January 27, 2011
After having received many responses to last week blog post about what to expect from New Year’s receptions, I wanted to share with you a more fun look at office parties.
Look at this flowchart about what to do at an Office Party by Jeff Rosenberg on the CollegeHumor website.
Have fun !
January 20, 2011
January is typically the month of New Year’s receptions and other networking events.
Many people have the feeling that they don’t get the results they could get from them.
In the past I have already given many tips about making the most out of networking events like:
(+ look at the categories bar on the right hand side for more tips about networking at events).
In this post I would like to add that there is a difference between most New Year’s Receptions and other networking events.
Traditionally many New Year’s receptions attract a lot of people. If they are hosted by an organisation like a Chamber of Commerce there is also a variety of profiles, industries and backgrounds.
Many people who are in sales get frustrated with this since they don’t find many new customers. And that’s most of the time no wonder. The percentage of participants that has buying power (= they can make the decision to purchase a product or service) is very low. On top of that the percentage of participants who might be interested in your product or service is even lower. It’s like looking for a needle in a haystack!
As a consequence a lot of sales people and business owners who attend our training courses then comment: “So I better not attend these events anymore?”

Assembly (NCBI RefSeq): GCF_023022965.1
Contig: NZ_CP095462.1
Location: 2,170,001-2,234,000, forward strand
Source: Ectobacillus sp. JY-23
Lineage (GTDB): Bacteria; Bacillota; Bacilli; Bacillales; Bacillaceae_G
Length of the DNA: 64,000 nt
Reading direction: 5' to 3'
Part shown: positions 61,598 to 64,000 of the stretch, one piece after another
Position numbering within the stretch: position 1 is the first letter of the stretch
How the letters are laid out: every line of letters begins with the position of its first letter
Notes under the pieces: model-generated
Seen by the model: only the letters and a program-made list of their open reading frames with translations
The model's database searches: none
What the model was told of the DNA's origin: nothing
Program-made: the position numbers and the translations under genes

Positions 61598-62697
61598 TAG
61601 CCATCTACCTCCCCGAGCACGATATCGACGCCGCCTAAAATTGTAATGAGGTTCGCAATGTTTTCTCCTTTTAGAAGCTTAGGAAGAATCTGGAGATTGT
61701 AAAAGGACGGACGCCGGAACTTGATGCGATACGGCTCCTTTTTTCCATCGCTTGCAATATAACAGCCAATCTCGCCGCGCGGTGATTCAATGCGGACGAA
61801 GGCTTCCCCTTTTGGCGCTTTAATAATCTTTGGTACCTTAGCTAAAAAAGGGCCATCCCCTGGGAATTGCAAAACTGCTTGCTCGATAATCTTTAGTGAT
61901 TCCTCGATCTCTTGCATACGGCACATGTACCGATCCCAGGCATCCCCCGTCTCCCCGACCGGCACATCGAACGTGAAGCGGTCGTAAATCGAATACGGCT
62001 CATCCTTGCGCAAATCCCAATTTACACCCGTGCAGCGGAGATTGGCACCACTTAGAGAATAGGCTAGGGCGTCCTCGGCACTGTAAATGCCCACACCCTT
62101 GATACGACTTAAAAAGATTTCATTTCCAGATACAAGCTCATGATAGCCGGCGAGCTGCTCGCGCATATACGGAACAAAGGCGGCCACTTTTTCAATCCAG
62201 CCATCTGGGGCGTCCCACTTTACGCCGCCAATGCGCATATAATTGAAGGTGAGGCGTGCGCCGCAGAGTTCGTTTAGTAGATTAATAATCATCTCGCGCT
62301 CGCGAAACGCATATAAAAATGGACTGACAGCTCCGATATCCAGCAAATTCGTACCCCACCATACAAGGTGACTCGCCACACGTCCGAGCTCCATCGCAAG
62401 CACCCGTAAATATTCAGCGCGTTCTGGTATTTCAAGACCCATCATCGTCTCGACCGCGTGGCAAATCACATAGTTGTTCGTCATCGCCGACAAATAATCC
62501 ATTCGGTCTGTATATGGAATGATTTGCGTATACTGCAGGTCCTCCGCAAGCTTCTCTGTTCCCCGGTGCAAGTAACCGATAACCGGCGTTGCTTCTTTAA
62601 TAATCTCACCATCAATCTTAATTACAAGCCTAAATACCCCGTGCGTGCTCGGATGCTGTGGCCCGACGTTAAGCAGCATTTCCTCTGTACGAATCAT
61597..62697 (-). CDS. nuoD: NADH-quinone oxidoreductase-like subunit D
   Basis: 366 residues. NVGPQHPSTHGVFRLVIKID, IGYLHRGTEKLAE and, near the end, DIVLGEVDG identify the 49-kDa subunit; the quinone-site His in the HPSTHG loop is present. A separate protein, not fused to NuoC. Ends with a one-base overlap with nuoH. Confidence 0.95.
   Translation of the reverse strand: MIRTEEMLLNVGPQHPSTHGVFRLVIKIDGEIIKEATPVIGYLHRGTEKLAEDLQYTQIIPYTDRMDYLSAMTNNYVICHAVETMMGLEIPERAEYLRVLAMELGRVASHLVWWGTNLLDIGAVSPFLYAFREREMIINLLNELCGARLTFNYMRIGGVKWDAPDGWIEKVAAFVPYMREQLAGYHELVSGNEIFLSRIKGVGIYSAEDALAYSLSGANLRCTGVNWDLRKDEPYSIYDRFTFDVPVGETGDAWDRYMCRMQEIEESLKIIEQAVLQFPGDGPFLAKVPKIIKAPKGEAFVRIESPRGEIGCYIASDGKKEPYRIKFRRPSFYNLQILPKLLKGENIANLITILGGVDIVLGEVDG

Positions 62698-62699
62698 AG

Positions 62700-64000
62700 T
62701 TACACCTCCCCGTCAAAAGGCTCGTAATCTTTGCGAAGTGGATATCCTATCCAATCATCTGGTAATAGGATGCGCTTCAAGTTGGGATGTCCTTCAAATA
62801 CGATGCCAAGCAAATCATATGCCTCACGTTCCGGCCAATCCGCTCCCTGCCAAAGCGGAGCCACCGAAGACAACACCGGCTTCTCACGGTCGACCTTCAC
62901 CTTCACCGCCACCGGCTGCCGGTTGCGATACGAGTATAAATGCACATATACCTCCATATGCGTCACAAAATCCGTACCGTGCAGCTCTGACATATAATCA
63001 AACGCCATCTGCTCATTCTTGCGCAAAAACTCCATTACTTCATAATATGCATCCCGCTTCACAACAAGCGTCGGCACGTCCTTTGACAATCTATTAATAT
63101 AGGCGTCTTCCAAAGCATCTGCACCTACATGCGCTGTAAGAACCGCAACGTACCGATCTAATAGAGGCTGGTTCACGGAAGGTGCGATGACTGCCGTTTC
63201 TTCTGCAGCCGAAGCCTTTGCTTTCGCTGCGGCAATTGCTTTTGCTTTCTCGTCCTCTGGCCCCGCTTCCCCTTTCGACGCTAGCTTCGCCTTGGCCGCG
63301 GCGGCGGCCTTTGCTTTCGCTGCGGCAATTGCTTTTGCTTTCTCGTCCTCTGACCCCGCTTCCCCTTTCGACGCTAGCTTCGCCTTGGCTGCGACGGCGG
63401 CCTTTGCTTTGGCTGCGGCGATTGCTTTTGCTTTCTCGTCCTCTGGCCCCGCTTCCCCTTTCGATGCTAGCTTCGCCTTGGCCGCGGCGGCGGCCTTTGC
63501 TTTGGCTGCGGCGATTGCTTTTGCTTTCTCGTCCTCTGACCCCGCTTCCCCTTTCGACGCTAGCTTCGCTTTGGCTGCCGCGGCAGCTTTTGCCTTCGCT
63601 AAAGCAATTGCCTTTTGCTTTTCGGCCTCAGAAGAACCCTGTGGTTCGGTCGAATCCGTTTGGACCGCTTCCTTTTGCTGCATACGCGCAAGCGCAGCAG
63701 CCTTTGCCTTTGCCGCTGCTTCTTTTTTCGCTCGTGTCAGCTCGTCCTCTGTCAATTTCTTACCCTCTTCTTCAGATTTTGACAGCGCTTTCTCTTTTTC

That might be a conclusion.
However I suggest to look at it from a different point of view.
In my opinion “general” networking events are good to stay in touch with your current network. Many times you can see a lot of people in a few hours time, which is a very efficient use of your time. The benefit of this is to stay top of mind.
If you want to find new customers, then I suggest you start from your goals and your target group and look for smaller networking events where they gather.
To your success !
PS: for more networking tips download a free light version of the networking book Let’s Connect in English (or het netwerk boek Let’s Connect in Dutch)
January 13, 2011
Especially when we give training courses to multinationals or when we do strategic sessions with the top management of a company, this question pops up: who can edit our LinkedIn Company page?
This is how it works by default:
1) Someone creates the first version of a LinkedIn Company Page.
2) Everybody else with the same email address after the @ sign can edit the page. So if firstname.lastname@example.org has created the LinkedIn Company page then everybody with the @company-abc.com email address can change the page.
As a consequence my advice to you is: if you don’t have a LinkedIn Company page yet, make one right now before someone with another email address creates it without you being able to change it!
As you can imagine the fact that anybody with the same email address can change the Company page, makes some people very nervous. In my opinion you don’t have to be too dramatic about it since you can always see who changed the Company page and you can change it again.
But now LinkedIn also has the option to choose who is allowed to change the Company page.
How to do this?
1) Go to your Company Profile.
2) Click Edit.
3) Under “Company Page Admins” choose “Designated Users Only”.
4) Choose which colleagues are allowed to change the page (of course they must have a LinkedIn Profile and you must be connected to them)
To your success !
PS: get your free light version and free updates of the book How to REALLY use LinkedIn (or in Dutch: het boek Hoe LinkedIn nu ECHT gebruiken)